The Hancock-Henderson Quill, Inc.

Projected Bio-NRG L.L.C. Plant Receives Funding

$1,033,750 In Stimulus Money Comes In Time To Help La Harpe's Bio-NRG Plant

by Dessa Rodeffer, Quill Publisher/Owner

On Monday morning, February 1st, U.S. Representative Phil Hare (D-Rock Island) of the 17th Congressional District came to La Harpe to bring good news in the form of stimulus dollars to investors and area supporters of economic development in La Harpe.

Congressman Hare told La Harpe Mayor Ken Brown, members of the La Harpe City Council, Delbert Kreps of the County Board, Andy Bastert and Ben Powell of First State Bank, local Pastor Tom Wright and Jon Hall, President and CEO of Bio-NRG, LLC that Hall and his third generation company had been awarded over $1,033,000 for research and planning in their endeavor to help bring jobs to Illinois

Jon Hall, of Salem, Iowa, is President and CEO of a Bio-NRG, L.L.C. that he formed last year and opened an office in Mt Pleasant, Iowa where much of the planning and research is going on, he said.

With tax credits for bio-diesel operation expired at the beginning of 2010, and put on the back burner to health care, Hall says his plans for building a new bio-diesel plant are being made without using tax credits in the formula.

"We'd like to be self-reliant," Hall said, "and not be dependant on tax credits."

He also said of the nation's bio-diesel industry presently running at only 15% and threatening layoffs that his plant is using a new and more efficient technology. He said he would not be competing with big ADM and Cargill, but would be reaching out to a smaller regional market with products that include a product for mixing with feed for swine, cattle, and poultry and the like.

The new idea in making diesel is not by extracting oil from soybeans, but by using a crushing method that is more efficient and can use all of the soybeans. He said he has research help through economic development at W.I.U., a woman helping with research and an patent on an algae process at S.I.U. and Dr. Clint Rila, PHD helping research at Iowa Wesleyan College in Mt. Plesant, Iowa and Mike Hass at the USDA.

Initially they were working on building a facility in Iowa but the state was not offering incentives. When pastor Wright called and invited him to look at La Harpe, the area looked perfect near rail and highway and a river terminal at Colusa and, he said, "the community embraced us with open arms and a lot of positive help. That is why we came here," Hall said, and the fact that Hancock, Henderson, and McDonough counties produce over two times the soybean crop than is needed for this endeavor.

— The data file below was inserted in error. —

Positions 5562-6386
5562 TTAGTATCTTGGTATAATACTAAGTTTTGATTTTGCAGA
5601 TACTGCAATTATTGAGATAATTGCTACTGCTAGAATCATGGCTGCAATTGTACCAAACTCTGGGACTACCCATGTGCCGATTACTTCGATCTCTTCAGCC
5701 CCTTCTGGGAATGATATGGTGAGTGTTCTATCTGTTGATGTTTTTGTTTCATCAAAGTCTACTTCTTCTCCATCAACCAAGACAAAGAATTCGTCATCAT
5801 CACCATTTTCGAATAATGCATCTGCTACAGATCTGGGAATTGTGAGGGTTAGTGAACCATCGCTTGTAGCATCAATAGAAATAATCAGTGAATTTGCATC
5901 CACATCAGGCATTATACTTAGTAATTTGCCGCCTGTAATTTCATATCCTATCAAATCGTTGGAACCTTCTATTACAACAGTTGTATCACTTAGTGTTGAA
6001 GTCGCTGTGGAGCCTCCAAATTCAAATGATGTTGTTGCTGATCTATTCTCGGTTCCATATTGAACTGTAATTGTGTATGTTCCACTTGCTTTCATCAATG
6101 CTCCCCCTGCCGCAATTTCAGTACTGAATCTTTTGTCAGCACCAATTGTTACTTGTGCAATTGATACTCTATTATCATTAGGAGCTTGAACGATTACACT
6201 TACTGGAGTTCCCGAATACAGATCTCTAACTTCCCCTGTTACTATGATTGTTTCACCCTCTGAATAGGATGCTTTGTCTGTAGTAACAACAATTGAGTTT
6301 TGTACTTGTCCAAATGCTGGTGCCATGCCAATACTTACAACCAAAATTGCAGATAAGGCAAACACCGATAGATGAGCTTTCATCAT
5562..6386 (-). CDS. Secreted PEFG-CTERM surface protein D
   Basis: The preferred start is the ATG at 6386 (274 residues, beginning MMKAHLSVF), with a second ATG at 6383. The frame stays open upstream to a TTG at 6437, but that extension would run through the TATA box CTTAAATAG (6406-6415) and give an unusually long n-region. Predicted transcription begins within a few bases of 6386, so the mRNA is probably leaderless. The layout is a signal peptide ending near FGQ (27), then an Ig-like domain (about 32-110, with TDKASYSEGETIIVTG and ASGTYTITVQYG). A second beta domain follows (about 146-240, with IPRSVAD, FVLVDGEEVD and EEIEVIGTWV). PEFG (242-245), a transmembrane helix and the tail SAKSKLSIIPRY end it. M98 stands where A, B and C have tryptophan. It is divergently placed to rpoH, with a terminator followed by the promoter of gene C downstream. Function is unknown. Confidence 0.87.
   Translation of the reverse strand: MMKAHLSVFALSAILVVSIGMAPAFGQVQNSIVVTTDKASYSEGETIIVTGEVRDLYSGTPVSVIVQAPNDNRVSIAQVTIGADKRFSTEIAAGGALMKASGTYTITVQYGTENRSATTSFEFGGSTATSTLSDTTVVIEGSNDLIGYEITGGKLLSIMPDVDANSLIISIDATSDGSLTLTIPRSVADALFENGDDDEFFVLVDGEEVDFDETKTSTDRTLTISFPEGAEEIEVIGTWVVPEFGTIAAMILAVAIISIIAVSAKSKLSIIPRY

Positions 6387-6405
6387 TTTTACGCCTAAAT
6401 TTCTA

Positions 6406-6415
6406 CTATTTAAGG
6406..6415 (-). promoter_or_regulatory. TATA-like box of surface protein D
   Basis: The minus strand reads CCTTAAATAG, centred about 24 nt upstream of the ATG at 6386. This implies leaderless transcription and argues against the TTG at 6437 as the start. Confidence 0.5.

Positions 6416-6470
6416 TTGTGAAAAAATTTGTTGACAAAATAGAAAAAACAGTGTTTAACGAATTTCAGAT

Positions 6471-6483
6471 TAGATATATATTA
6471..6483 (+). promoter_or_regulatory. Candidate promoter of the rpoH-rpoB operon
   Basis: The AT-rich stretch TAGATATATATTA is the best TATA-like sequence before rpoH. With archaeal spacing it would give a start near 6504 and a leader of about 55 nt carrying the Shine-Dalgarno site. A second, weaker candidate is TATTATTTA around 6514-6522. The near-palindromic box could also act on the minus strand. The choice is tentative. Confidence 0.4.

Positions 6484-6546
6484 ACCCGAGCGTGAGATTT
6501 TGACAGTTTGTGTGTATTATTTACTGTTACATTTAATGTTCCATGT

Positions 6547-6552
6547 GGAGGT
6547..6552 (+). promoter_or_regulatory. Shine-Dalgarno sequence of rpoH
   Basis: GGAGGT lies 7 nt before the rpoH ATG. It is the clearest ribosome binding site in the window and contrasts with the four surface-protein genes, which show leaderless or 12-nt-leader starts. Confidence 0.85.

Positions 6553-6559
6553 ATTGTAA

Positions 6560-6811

Legislators had all talked positive about the project early on, Hall said, and with the newly obtained grant for planning and research as an incentive, its like a shot in the arm for all who gathered Monday who want to see economic growth in Hancock County.

Bio-NRG, L.L.C. was awarded $33,750 from the United States Department of Agriculture for planning and $1,000,000 from United States Department of Energy for research through the American Recovery and Reinvestment Act. Money can be used for equipment but not construction.

Hall said Bio-NRG, L.L.C. are looking at 70% of the $35 million dollar project coming from two overseas lenders, and 10% from area investors which he is presently working on through information meetings.

The 15 acres of land is already purchased south of the Annex near the railroad but sewer and water is needed to be extended to the site.
They are hoping to gain a turn lane off Highway 9 onto the plant's access road as well.

Ground breaking is set for June that will mainly begin with landscaping at that time. The project is in hopes of generating 25-30 jobs.

Hall, a veteran, served fifteen years in the U.S. Marines and two in the Air Force and says his hope is to continue to help with the security of our nation by providing fuel to the military. Already, laws are in place that require them to buy 50% of their fuel in the U.S., Hall said.

There are still skeptics that wonder if a new bio-diesel plant can compete in an over-saturated market. National Biodiesel Board spokesman Michael Frolich was quoted in an article "Biodiesel Industry On Hold After Tax Credit Runs Out" that plants are running idle" and that without tax credit, "the business would not survive."

Tax credits passed the House but as yet not passed the Senate. Senator Charles Grassley, R-Iowa launched a bill late in "09 to extend the tax credit for five years and make a production tax credit instead of a blending credit to help companies that make biofuel rather than refineries that use it to blend into their products.

According to Halls he feels small will be to their advantage in their ability to meet local needs and to a smaller regional market and their newer and more cost effective process.

He said more information is on their website at

Pastor Tom Wright expresses his excitement and appreciation for the $1,033.750 grant money that Congressman Phil Hare (D-Rock Island) came to La Harpe Monday to announce. The funds came from federal stimulus money and was designated for planning and research of the proposed biodiesel soybean crushing operation that is set to break ground in June on 15 acres of ground in La Harpe after construction funding is secured. The bio-diesel plant is in hopes of producing 25-30 jobs as well as offering a competitive market for farmers' soybean crops.